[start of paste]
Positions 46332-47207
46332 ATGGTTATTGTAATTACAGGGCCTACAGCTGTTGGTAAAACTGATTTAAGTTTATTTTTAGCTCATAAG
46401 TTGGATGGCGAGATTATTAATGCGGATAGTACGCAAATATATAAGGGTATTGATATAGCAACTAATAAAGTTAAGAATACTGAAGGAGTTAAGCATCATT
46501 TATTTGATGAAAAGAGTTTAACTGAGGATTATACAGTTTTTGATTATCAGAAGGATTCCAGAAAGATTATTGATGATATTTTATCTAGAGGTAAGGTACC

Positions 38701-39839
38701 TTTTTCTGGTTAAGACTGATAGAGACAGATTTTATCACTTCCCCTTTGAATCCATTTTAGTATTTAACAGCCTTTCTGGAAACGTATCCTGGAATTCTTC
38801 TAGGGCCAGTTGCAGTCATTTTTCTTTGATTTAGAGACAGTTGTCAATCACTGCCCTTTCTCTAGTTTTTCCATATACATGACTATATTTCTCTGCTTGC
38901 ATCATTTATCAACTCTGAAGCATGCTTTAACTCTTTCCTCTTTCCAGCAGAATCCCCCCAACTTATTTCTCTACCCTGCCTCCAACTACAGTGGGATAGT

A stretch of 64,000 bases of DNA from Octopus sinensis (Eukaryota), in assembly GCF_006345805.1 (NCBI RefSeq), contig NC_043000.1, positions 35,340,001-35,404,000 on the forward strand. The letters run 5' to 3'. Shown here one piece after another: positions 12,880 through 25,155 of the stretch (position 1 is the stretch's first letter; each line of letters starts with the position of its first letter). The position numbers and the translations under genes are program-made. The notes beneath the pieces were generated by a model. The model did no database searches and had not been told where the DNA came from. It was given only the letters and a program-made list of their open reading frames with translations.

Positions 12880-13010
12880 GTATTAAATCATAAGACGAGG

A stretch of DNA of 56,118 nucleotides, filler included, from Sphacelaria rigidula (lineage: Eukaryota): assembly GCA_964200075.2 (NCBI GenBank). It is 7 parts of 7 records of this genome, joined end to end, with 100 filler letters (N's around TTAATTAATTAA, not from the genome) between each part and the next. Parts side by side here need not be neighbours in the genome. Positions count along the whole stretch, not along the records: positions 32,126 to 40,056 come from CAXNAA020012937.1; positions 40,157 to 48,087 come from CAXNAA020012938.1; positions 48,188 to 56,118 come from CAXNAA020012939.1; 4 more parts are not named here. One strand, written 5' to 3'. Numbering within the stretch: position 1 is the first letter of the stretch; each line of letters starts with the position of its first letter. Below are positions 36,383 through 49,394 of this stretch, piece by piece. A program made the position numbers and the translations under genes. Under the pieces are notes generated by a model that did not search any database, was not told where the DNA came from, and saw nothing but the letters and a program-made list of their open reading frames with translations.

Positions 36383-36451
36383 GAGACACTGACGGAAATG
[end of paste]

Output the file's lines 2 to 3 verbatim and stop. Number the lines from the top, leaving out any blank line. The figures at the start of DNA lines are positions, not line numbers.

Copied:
46332 ATGGTTATTGTAATTACAGGGCCTACAGCTGTTGGTAAAACTGATTTAAGTTTATTTTTAGCTCATAAG
46401 TTGGATGGCGAGATTATTAATGCGGATAGTACGCAAATATATAAGGGTATTGATATAGCAACTAATAAAGTTAAGAATACTGAAGGAGTTAAGCATCATT